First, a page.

Industry experts estimate that over half of goods transported around the globe are uninsured.
One of the biggest misconceptions amongst cargo owners is they don’t need to purchase cargo insurance when using a freight forwarder.
The primary reason for cargo owners refraining from buying cargo insurance, sometimes referred to as marine insurance, is the assumption that by using a freight forwarder, the cargo is automatically insured.
Whilst the freight forwarder will have insurance, this insurance will only cover the forwarder, and crucially, not the cargo owner.
In addition, you’ll find the forwarder will also have a limited liability that will be stipulated in the terms and conditions agreed when you arrange your booking.
In this blog, we detail what cargo insurance can cover, examine The Ever Given incident in 2021, and explain why you should have cargo insurance.
What is cargo insurance?
Cargo insurance is an insurance policy that covers your cargo from various risks during transit.
What does cargo insurance typically cover?
There are a wide variety of cargo insurance policies that cover different things, but some general items that are covered include:
Damage during transport or handling
General Average liabilities associated with accidents, such as the ship capsizing, sinking, being grounded, or colliding with another ship (General Average can require all the cargo owners on a vessel to contribute financially to loses accrued by the vessel owner as a result of certain accidents)
Explosions and fires
There are other items that can be covered as an additional extra, such as:
Impact of war or natural disasters, and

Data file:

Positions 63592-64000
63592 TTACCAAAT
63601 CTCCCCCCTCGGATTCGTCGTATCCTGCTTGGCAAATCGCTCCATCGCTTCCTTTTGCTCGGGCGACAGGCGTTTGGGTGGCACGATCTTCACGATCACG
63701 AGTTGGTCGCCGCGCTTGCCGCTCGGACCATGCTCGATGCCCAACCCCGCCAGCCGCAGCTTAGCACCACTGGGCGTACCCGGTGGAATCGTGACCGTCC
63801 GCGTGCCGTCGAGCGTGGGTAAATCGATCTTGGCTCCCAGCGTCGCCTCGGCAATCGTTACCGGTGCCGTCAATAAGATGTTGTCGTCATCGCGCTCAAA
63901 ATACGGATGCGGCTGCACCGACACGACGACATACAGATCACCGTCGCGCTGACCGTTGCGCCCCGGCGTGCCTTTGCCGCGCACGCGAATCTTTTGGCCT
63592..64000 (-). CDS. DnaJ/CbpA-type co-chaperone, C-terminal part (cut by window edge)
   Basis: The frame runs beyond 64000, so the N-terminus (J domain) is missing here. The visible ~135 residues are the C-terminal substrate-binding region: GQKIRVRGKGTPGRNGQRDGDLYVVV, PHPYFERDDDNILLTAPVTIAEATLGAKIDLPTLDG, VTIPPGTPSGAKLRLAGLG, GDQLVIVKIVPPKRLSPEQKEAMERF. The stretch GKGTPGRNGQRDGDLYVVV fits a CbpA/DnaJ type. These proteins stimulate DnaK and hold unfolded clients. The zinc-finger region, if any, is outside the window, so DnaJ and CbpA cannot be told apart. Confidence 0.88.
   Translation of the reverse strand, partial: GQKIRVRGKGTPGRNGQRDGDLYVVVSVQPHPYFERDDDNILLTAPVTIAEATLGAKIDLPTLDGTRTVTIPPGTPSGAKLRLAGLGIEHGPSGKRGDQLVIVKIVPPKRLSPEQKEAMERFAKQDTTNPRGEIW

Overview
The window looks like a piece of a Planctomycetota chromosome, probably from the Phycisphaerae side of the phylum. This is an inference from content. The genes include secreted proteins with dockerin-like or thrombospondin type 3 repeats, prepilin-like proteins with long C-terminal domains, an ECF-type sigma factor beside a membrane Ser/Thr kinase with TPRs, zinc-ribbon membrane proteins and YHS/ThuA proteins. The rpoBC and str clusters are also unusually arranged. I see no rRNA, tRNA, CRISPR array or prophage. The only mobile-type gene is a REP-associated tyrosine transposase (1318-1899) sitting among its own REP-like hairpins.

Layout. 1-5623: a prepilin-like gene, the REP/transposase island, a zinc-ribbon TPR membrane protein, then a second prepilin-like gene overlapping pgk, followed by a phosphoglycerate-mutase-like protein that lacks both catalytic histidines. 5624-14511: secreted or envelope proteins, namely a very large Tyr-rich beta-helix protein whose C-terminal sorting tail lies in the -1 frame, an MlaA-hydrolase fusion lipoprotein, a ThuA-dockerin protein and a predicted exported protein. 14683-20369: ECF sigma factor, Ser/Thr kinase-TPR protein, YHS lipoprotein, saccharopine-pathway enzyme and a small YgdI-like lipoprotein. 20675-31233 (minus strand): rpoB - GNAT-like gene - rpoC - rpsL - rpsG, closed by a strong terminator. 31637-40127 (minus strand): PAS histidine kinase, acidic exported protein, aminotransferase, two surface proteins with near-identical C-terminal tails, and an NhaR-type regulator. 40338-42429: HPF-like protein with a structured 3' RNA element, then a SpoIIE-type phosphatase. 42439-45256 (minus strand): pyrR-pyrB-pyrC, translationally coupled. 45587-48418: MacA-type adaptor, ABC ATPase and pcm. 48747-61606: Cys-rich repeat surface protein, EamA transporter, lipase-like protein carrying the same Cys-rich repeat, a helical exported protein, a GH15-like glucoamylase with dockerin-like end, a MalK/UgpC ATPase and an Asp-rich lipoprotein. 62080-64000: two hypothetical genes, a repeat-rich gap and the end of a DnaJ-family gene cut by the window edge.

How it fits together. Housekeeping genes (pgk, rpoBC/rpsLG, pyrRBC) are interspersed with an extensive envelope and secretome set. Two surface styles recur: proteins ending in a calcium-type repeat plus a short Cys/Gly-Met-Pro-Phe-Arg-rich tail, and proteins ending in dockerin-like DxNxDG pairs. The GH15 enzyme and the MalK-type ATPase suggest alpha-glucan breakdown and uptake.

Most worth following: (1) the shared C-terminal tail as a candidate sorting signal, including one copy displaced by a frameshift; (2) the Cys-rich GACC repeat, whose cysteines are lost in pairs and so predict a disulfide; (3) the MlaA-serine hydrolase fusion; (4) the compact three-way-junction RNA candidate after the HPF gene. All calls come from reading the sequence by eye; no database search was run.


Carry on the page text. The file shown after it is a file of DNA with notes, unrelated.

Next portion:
Strikes, riots, civil unrest, theft.
A poignant reminder: The Ever Given
Everyone remembers the Ever Given, one of the world’s largest container ships, carrying over 10,000 containers, running aground in March 2021, blocking the Suez Canal. The impact was far-reaching.
Around 400 ships got caught up in the log jam, some diverting course around South Africa, adding 10 days to their voyage.
Based on the value of goods moved through the Suez Canal every day, it was estimated that the cost to global trade was in the region of $400 million per hour, with claims totalling over $2billion.
Eventually, General Average was called by the vessel owner; requiring all cargo owners to contribute to the costs of any loss.
In this case, it included a huge damages claim from the Egyptian authorities, that was eventually settled for a figure reported to be between $200-$500 million.
Why should I have cargo insurance?
Put bluntly, without cargo insurance, the items you ship will be at risk.
While the carrier may be responsible for any damage, loss or theft that affects your goods while in transit, any claim you make will be limited by the weight of the goods, and in most cases, this can mean that you only recover a fraction of the actual loss.
The carrier’s terms and conditions are there to protect the carrier, not the customer. Claims of this nature can be complicated and ultimately take a lot longer.
A cargo Insurance policy can ensure that you make a full recovery and in a time that is more suitable for you.
How can GCL help?
At GCL, we can provide insurance quotes for individual cargo shipments, as well as an “annual cargo cover” that will cover all shipments for a 12-month period.
We can help you create a bespoke policy fit for your business needs, to ensure that your cargo is covered for all eventualities.
To discuss arranging cover, contact us today via email at firstname.lastname@example.org, or call the GCL team on 0208 844 4040.